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Midlands Clinic Teaches Refugees English

Refugees are often unable to fully communicate when they enter the United States, but some in the Midlands community are trying to change that.

Columbia, SC (WLTX) - Refugees are often unable to fully communicate when they enter the United States, but the Carolina Survivor Clinic is teaching many of the refugees in Columbia how to better speak English.

Every Monday and Wednesday John Makarios studies at St. Andrews Park in Columbia.

"I like the classes. It's good," Makarios said.

Makarios is refugee from the Democratic Republic of the Congo and for the last seven months he's been learning how to better communicate.

"Yes. I like English class," he said.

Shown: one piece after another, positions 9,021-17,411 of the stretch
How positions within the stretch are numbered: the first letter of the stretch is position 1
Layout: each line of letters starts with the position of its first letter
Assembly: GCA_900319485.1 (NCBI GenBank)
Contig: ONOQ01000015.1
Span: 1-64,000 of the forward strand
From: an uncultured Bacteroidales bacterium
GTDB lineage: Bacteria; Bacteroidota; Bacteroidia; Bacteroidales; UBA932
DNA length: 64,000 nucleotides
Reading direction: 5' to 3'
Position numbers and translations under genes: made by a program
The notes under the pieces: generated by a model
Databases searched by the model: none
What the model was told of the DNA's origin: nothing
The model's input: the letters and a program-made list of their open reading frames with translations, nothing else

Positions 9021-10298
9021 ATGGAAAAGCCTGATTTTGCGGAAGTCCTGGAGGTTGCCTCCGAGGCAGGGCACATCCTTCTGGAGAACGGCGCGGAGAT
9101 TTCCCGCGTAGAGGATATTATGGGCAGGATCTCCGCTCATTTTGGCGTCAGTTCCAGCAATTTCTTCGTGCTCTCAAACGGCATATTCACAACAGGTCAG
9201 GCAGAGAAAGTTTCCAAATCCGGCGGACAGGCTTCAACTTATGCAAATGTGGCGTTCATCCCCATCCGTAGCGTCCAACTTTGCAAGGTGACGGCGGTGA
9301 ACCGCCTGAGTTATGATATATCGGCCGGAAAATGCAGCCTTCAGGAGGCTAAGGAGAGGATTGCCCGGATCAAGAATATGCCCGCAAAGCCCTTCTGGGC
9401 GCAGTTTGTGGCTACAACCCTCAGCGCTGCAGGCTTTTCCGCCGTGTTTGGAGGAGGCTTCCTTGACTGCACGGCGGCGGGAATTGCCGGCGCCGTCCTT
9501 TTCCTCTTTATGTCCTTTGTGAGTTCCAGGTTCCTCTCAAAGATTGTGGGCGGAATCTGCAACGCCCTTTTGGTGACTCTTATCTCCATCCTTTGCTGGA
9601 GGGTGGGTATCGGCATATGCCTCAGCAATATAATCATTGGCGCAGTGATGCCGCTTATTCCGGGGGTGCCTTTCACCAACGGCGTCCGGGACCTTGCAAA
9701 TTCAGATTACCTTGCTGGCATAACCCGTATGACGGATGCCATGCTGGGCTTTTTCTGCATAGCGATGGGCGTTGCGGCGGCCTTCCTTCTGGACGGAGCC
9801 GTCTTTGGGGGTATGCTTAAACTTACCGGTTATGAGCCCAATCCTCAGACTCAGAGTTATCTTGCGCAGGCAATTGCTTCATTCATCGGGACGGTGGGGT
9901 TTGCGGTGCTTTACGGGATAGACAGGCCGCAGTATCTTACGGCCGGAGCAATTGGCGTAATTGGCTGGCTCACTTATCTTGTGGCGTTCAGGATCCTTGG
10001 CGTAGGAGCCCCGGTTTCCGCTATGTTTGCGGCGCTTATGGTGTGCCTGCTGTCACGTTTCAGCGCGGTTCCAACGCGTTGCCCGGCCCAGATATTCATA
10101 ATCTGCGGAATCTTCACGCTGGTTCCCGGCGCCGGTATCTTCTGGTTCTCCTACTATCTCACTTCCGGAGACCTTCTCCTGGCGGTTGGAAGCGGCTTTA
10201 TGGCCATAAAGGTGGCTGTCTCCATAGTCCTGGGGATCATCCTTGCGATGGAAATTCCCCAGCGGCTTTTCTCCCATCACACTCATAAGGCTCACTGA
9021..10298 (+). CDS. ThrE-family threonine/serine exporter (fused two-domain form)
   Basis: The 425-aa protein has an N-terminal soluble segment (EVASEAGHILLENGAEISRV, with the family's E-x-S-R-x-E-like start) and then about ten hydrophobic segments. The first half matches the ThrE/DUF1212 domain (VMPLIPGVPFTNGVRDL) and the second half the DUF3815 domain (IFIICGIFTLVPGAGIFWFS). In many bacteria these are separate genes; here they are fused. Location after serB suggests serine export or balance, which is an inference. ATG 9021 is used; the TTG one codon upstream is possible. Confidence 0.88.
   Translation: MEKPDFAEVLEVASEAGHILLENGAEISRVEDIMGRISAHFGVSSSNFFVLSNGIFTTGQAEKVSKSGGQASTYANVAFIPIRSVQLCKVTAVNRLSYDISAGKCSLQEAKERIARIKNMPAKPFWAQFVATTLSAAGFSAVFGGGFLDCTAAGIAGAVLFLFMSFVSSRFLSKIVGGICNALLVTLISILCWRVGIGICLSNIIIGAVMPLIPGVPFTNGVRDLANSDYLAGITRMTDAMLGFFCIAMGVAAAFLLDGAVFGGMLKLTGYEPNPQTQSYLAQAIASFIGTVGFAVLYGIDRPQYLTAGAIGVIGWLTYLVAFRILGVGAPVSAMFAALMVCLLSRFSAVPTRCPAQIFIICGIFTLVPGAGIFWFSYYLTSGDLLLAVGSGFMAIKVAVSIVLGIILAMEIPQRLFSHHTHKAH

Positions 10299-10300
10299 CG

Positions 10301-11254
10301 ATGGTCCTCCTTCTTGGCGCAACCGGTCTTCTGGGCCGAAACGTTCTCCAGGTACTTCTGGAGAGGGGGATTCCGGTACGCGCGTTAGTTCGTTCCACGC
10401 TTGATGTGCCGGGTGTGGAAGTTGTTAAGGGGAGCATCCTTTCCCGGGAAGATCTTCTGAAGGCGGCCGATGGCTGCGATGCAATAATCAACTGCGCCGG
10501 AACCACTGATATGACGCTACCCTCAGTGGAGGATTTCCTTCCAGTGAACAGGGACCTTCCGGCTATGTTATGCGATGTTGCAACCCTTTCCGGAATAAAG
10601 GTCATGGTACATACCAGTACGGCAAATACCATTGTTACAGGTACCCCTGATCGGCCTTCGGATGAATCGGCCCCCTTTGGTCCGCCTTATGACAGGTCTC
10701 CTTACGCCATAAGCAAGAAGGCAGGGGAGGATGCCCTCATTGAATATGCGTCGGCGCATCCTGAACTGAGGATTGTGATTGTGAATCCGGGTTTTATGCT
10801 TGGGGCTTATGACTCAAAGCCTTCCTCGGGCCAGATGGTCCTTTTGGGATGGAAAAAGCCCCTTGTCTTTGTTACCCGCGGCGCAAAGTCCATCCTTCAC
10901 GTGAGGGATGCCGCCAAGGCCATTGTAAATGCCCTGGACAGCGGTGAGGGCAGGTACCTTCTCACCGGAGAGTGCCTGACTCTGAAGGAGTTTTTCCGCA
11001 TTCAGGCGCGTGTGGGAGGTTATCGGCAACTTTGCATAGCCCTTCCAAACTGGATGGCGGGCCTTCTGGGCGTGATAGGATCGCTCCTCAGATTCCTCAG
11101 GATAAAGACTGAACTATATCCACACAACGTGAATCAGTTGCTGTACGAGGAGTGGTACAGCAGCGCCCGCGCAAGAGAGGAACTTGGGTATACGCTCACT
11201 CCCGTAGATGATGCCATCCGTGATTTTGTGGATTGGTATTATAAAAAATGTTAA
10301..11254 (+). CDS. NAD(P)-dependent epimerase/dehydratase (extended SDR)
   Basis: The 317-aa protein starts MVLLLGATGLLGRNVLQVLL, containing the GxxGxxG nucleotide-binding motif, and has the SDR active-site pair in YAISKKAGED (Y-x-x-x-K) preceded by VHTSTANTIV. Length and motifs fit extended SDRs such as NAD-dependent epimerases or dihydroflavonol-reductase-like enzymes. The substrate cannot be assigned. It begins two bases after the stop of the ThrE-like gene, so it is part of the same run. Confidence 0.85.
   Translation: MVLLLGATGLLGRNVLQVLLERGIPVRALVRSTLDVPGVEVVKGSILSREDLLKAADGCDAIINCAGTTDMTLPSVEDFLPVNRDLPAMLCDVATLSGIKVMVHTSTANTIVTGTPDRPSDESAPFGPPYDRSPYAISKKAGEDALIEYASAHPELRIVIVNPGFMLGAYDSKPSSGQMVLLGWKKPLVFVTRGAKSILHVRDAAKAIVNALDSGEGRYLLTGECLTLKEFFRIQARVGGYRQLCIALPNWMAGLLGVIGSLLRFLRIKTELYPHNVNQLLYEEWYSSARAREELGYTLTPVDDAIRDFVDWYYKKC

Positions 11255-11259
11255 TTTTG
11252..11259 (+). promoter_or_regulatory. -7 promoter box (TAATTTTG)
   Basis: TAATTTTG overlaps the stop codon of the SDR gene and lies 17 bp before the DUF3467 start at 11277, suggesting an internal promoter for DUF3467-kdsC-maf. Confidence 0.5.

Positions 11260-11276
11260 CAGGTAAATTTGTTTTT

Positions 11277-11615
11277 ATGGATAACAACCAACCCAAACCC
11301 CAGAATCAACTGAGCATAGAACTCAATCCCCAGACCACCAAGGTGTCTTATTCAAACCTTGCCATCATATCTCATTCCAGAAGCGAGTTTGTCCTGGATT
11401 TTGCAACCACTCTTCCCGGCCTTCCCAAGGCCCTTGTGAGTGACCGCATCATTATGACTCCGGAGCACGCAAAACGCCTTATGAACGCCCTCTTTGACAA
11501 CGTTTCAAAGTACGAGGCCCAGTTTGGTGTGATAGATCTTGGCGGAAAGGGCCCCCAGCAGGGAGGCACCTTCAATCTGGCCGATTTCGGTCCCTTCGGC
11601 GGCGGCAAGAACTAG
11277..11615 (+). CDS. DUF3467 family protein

"We've been working with John since his arrival," Cal Hillsman said.

Hillsman runs the class, which is just one part of the Carolina Survivor Clinic.

"It's a physical and mental health care clinic, but we also believe in community programs," Hillsman said.

The clinic is free and helps refugees from all around the world.

"We try to create conversational cues, so we get volunteers from all around the community to come in and speak with refugees," he said.

Alexis Vetack is a student at the University of South Carolina.

"To see that they're improving through this English class that we've put together, and having volunteers that come out and just put in an hour of their time, (and) they're improving as the weeks go on. That's really incredible," she said.

John talked about the types of fruit he likes to eat.

"Orange, bananas, maybe apples," he said.

"To see someone flourish like that, it's learning a language, but also connecting with others, is amazing," said Hillsman.

The class is taught on Mondays and volunteer also teach the children of refugees how to read, write and speak English. When the weather is nice, the group also plays soccer. To learn more about the class, click here. To learn more about the Carolina Survivor Clinic, click here.